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Volume 74 - 2011 - Fasc.2 - Letters

Toxic megacolon due to fulminant Clostridium Difficile colitis

A 92 year-old male patient was submitted for an elective right nephrectomy for kidney adenocarcinoma. Postoperatively, a three-day hospitalization in the ICU was required during which ampicillin/sulbactam was prophylactically administrated. From the 7th to the 9th postoperative day, he developed extensive abdominal distention, diffuse abdominal pain, diminished bowel sounds, fever (> 38.9°C), elevated leukocytosis (WBC 46,200 cells/µL), signs and symptoms compatible with systemic toxicity (hypotension and tachycardia), but no diarrhea. Plain Abdominal X-ray disclosed a toxic mega- colon (transverse colon diameter > 10 cm) and absence of air in the rectal lumen, without radiological signs of obstructive ileus or volvulus. Colonoscopy with minimal gas insufflation, showed an inflamed and edematous mucosa with numerous discrete raised nodular lesions covered with yellow exudates up to the splenic flexure in a dilated and non-peristaltic bowel (Fig. 1). Stool cultures were positive for clostridium difficile.


Acute pancreatitis after severe opthalmic adenoviral infection

Viral etiology of acute pancreatitis (AP) is well established but there have been only isolated case reports of AP following viral infections, most commonly coxsackie and mumps virus infections (1). The role of viral infections in the etiopathogenesis of pancreatitis has been examined in both animal and human studies (2), also Tanimura et al. defined necrotizing pancreatitis associated with adenovirus infection in chickens (3).


Post-cholecystectomy amputation neuroma mimicking common bile duct carcinoma

Amputation neuromas, also known as traumatic neu- romas represent reactive proliferation of nerve fibers that are encased in Schwann cells (1). Amputation neuroma of the common bile duct can occur after cholecystectomy because the common bile duct is surrounded by an abun- dant nerve supply (2). They always occur at the distal ends of the proximal segments of severed nerves and are characterized by a neural enmeshment in an overgrowth of the Schwannian sheath cells (3). Amputation neuro- mas are usually found in amputated extremities but they have been reported following radical mastectomy, mas- toidectomy, thyroglossal cystectomy and even circumci- sion (4). Amputation neuromas of the biliary tract are usually asymptomatic, rarely they present with intermit- tent symptomatic right upper quadrant pain and jaundice. In most cases, the leading differential diagnosis is cholangiocarcinoma due to the similarity of presenta- tion (2,5).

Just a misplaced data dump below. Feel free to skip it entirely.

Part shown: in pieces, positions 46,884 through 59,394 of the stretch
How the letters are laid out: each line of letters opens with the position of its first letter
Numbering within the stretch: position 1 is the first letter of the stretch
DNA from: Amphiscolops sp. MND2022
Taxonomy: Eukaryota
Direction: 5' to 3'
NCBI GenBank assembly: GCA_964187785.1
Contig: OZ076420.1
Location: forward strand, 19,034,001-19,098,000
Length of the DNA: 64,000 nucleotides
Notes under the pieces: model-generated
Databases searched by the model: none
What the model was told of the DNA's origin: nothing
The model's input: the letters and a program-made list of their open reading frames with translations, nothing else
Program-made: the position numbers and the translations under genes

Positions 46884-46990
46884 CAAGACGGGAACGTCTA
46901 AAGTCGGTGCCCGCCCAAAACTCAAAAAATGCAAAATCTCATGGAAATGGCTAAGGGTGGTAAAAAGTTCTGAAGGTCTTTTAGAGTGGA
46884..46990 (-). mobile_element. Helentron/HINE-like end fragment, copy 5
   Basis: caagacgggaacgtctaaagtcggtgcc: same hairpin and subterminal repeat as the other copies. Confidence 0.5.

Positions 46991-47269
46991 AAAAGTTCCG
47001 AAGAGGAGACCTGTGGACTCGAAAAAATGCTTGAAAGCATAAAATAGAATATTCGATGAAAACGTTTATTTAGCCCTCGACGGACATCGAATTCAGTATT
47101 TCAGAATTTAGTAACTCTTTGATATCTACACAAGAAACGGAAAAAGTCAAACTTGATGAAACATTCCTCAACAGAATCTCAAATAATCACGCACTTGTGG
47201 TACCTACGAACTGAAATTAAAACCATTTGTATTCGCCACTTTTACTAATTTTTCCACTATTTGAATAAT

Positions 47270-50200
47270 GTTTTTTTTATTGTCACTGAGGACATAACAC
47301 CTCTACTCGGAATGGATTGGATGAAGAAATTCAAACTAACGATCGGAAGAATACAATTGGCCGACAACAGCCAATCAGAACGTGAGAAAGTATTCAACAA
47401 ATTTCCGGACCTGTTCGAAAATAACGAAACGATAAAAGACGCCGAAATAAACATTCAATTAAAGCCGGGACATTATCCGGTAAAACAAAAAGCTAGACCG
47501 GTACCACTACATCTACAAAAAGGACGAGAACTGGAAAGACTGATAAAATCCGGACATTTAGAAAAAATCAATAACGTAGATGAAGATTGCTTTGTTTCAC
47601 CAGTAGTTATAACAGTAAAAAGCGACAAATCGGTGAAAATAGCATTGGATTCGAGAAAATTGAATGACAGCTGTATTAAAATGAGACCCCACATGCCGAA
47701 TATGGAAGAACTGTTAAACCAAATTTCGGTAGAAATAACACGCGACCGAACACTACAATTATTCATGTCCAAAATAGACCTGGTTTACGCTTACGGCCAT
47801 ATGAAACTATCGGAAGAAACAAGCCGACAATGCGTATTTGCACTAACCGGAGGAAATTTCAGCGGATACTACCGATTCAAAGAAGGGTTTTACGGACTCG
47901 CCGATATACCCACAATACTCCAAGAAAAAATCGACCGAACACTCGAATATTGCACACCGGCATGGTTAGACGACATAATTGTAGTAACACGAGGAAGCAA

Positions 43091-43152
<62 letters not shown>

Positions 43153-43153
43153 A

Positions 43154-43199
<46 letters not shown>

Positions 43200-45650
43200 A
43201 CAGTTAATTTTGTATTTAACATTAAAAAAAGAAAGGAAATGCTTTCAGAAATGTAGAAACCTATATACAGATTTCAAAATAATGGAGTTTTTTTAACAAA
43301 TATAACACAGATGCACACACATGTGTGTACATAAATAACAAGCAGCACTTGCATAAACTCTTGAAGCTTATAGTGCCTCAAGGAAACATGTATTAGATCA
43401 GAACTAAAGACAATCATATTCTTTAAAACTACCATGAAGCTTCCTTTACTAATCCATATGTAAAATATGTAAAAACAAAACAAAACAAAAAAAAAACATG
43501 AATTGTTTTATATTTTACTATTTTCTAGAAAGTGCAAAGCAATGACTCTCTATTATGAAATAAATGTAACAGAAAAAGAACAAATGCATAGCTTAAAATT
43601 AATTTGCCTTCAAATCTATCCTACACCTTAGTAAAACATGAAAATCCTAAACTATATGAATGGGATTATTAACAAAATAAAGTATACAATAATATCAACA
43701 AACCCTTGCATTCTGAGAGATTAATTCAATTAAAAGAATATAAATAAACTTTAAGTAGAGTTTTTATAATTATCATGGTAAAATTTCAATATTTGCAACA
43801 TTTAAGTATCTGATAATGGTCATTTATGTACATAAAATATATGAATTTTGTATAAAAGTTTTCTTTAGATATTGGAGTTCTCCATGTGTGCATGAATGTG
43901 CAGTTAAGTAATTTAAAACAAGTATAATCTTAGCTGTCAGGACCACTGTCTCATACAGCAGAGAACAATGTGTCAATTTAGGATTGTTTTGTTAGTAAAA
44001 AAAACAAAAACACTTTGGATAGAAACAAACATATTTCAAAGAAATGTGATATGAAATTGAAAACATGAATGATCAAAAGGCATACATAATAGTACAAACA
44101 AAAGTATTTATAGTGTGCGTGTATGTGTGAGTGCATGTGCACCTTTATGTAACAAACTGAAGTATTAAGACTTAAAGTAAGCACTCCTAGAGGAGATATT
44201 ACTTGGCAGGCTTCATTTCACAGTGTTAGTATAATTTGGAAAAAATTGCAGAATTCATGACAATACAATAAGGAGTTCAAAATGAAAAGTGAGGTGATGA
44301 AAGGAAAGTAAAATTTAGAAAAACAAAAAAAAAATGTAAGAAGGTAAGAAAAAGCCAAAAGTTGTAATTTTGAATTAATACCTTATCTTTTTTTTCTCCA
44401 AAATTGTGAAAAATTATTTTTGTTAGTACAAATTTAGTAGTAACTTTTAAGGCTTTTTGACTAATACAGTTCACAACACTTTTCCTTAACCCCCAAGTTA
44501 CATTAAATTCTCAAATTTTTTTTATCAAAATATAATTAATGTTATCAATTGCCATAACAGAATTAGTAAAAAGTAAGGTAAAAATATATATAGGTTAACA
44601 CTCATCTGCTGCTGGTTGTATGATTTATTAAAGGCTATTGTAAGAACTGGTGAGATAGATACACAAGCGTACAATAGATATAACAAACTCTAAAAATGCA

Endobronchial metastases from colorectal cancer

Pleural and parenchymal lung metastases are frequent in colorectal cancer but endobronchial involvement is rare. An endobronchial metastasis (EBM) is defined as a bronchoscopically visible lesion with the same histology as the primary tumor from which it derives, in patients with extrapulmonary malignancies associated with or without parenchymal or mediastinal lesions. Invasion of the tracheobronchial tree by parenchymal masses or lymph nodes are not considered EBM. Recently a 83-year old man presented with an endobronchial tumoral mass with occlusion of the right middle bronchus, retro-obstructive atelectasis and a right-sided pleural effusion (Fig. 1). On bronchoscopic examination, a complete tumoral obstruction of the right middle bronchial branch was seen. Immunohisto- chemical analysis of the endobronchial biopsies revealed a poorly differentiated cylindric adenocarcinoma, corresponding to the histology of a colorectal carcinoma resected seven years before (at that time staged as pT3N0M0). On CT-scan of the abdomen there were no metastatic lesions.